It has been many years since I last saw The Elephant Man (David Lynch, 1980), and a considerable time too – although somewhat less – since I last sat in a cinema with tears in my eyes. Last night I revisited both experiences, thanks to a special screening of the film as part of Exeter University’s Screentalks series. What follows below is just a series of scattered thoughts and impressions, written without the usual care applied to my blog posts.
Sometimes The Elephant Man is described as an anomaly in Lynch’s oeuvre, its period setting, factual basis and star-studded cast distancing the film from the highly original and darkly surreal narratives of his other projects. Such an opinion seems convincing on paper, even in conversation, but when watching the film on the big screen one cannot fail to be impressed by the powerful motifs familiar from other David Lynch movies: the bleak monochrome industrial landscape and off-screen synthesised drones of Eraserhead (1977), the use of dream sequences and visions reminiscent of Wild at Heart (1990) or an anxiety about the infernal worlds that lie beneath and behind the respectable facades of society, disturbingly portrayed in Blue Velvet (1986.)
In her introductory talk, Corinna Wagner drew attention to the Gothic elements of the film, including the preoccupation with dark secrets, with what is hidden behind the surface. Episodes during Merrick’s early period in the hospital evoke Gothic tropes, such as the ‘madwoman in the attic’ of Jane Eyre or the ‘horror behind the door’ of Bluebeard.
The threat of ‘what lies beneath’ is depicted quite literally in several sequences, where the camera appears to drop beneath the streets of London to glimpse a labyrinthine network of tunnels and serpentine pipes, shadowy chambers in which we occasionally spy blackened half-naked men slaving away in fiery pits or labouring over mysterious Victorian machines, the purpose and function of which remain obscure. Again, these sequences recall the lady in the radiator in Eraserhead but also the unnerving opening shot in Blue Velvet when Lynch shows us the subterranean horrors that lurk beneath the white picket fences and smiling firemen of small-town America.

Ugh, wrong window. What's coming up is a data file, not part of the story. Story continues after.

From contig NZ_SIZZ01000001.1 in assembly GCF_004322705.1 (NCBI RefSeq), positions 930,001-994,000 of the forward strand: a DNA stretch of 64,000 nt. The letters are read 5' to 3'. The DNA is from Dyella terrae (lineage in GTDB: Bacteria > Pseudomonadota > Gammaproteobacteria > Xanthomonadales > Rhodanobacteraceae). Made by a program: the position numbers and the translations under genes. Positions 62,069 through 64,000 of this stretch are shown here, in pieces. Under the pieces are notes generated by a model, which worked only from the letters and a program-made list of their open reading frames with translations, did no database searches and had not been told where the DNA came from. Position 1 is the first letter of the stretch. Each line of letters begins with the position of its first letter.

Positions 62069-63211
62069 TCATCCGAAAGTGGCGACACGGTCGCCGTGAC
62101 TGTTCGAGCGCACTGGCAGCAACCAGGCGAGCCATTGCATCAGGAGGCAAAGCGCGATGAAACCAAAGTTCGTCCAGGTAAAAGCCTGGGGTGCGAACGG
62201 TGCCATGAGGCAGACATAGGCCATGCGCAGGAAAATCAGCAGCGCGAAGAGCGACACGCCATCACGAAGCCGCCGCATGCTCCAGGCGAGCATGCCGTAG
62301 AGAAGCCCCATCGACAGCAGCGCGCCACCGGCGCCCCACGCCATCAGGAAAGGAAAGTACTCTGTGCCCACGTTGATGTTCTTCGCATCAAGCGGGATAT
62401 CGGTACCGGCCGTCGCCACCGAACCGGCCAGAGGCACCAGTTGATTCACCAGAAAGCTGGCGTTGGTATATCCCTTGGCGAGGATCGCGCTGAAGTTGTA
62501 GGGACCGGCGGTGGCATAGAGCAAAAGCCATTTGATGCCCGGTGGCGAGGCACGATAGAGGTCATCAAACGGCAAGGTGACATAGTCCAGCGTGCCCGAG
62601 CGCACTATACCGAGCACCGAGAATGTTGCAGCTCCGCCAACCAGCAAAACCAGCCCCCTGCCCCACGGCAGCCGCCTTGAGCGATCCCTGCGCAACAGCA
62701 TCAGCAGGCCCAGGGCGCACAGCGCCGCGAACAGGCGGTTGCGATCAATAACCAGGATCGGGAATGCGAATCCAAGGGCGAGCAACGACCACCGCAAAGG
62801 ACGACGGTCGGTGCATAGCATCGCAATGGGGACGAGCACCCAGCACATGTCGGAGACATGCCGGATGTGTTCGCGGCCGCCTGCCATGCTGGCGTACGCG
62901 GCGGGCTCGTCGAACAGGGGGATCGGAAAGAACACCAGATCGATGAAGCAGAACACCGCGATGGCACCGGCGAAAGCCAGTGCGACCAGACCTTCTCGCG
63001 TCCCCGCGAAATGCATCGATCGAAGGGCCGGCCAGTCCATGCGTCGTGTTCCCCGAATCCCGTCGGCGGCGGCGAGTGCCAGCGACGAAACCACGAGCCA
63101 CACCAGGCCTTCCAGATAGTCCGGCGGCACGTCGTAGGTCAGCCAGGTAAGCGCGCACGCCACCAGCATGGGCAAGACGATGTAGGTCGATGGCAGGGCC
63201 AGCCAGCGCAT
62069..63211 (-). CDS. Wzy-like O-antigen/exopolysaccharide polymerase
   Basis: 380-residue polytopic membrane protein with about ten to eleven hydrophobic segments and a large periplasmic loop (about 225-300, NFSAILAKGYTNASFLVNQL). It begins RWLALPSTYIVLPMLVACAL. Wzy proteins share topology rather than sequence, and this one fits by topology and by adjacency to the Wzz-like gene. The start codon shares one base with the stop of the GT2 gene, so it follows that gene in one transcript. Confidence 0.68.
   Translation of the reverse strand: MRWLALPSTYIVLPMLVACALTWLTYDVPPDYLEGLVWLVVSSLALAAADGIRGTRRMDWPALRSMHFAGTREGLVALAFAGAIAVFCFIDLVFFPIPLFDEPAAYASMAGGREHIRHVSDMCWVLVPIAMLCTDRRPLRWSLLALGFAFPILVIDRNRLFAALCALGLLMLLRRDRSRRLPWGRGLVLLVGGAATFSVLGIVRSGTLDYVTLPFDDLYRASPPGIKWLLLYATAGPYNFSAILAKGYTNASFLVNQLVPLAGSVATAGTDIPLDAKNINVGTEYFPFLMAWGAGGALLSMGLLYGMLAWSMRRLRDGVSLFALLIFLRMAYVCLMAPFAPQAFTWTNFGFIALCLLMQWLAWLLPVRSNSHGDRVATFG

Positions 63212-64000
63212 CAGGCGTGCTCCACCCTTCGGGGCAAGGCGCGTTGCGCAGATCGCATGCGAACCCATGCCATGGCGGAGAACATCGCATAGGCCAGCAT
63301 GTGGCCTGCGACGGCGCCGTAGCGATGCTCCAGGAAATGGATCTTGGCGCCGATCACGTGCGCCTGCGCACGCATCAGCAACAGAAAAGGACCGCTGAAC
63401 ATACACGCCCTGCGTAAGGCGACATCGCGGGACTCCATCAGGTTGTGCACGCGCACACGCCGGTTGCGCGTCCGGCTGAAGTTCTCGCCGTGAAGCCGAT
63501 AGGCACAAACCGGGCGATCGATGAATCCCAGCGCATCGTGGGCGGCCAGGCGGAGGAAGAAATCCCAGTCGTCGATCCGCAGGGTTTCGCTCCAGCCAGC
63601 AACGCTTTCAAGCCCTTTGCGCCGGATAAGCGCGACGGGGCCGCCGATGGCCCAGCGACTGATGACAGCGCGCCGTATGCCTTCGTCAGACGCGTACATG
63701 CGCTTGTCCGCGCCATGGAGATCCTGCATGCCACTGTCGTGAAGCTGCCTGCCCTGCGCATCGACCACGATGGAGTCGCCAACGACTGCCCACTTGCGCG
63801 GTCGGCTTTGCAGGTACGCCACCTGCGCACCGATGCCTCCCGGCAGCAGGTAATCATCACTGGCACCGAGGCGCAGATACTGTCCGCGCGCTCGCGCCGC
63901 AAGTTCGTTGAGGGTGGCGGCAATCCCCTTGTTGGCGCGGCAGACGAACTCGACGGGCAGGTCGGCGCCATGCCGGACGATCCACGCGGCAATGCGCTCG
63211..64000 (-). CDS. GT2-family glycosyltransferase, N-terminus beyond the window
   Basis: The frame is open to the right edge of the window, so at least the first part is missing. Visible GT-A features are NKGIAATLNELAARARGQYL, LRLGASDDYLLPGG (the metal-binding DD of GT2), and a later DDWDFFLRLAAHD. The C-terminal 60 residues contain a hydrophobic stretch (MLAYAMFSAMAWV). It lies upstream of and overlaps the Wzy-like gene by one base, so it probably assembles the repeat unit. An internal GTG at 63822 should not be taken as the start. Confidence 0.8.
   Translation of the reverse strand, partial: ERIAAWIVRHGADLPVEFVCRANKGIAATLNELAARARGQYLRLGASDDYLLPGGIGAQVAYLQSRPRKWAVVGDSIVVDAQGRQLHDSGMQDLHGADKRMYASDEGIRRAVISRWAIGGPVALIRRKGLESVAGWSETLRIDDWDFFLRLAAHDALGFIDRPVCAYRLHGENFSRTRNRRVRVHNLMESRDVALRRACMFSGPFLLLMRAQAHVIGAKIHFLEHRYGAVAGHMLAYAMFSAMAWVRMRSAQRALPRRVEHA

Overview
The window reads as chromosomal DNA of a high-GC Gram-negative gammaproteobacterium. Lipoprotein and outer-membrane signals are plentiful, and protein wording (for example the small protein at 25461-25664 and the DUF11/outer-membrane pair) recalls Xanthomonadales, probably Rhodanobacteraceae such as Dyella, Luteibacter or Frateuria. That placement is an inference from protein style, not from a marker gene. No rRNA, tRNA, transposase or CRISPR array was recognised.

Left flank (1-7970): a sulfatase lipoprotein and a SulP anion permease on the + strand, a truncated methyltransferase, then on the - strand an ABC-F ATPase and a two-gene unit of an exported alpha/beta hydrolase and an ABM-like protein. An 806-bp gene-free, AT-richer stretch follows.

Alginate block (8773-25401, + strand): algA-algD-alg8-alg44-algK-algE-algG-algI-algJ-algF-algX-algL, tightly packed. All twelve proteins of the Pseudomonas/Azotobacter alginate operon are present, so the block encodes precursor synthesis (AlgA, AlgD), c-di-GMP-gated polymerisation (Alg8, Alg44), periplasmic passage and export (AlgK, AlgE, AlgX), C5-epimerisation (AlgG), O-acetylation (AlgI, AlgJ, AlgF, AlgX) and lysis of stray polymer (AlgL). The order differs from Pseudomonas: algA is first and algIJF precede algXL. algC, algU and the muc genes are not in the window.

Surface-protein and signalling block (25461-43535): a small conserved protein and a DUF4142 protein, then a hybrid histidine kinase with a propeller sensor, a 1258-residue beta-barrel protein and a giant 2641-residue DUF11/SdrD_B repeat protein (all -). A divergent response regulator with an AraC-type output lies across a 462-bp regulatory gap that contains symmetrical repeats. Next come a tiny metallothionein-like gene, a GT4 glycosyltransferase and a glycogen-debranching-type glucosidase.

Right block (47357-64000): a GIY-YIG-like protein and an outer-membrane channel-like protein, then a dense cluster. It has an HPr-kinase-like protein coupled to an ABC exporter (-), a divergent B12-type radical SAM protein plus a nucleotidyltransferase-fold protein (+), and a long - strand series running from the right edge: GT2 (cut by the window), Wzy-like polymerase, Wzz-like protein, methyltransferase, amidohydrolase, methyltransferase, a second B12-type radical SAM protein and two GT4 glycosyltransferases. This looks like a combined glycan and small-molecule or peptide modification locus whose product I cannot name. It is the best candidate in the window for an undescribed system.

One might argue that there was enough horror within damp, dank, smoke-filled squalor of industrial London, without the need for any further Gothic mystery – but it was growing anxiety about such urban nightmares that encouraged authors to use cities as their setting for ghastly tales. Eighteenth century Gothic stories contrasted the civilization of the city with the dangers of the countryside, a place under the sway of strange customs, primitive superstitions, lawless brigands and feudal tyranny, not to mention unmapped forests, inhospitable terrain and wild animals. Technological progress in the Victorian era may have brought a degree of enlightenment, but at what cost?
Near the beginning of the film, we see Dr Treves (Anthony Hopkins) operating on a man who has been injured in a machine accident – another sign that modern technologies brought new dangers as well as benefits. He remarks to his colleague that they will be seeing many more of these injuries in the future, one fatal drawback of machines being that ‘you can’t reason with them.’ There is a sense here that man is caught between two contrasting, inhuman threats: the irrationality of primitive nature (darkness, wild beasts, madness and the like) and the irrationality of modern technology. Despite his attempts to master them, ultimately he cannot claim to control either. Many of the classic Gothic tales contemporary with the period in which The Elephant Man is set – The Strange Case of Dr Jekyll and Mr Hyde (1885), The Picture of Dorian Gray (1890) and Dracula (1897) blend modern science and the supernatural within contemporary urban settings. Darwinian theories about evolution may have seemed daringly progressive, but they were backward-looking too: for if modern man had evolved as part of a long and gradual process, then what distinguished him from animals was a matter of degree rather than a distinction in kind. Surely such a mutation could move in the opposite direction as well?
I wrote a little about Victorian freakshows in a previous post, and The Elephant Man makes the same point as I did: much as we like to distance ourselves from the insensitive vulgarity of those showground spectacles, modern media is not really that different in its commercialisation of all manner of forms of human tragedy, and we as audiences often share equal guilt in our consumption. In the film, Treves’ conscience begins to trouble him after visitors start flocking to see Merrick at the hospital: he recognises the truth of the accusation of hypocrisy made by Merrick’s previous ‘mentor’, the showman Bytes (Freddie Jones) – are not both men, in their own way, exploiting Merrick for their own ends?
What sort of man was Treves? There is actually a copy of his December 1923 obituary in the scrapbook that I wrote about in last week’s blog post. Reference to ‘The Elephant Man’ appears in the second half of the tribute.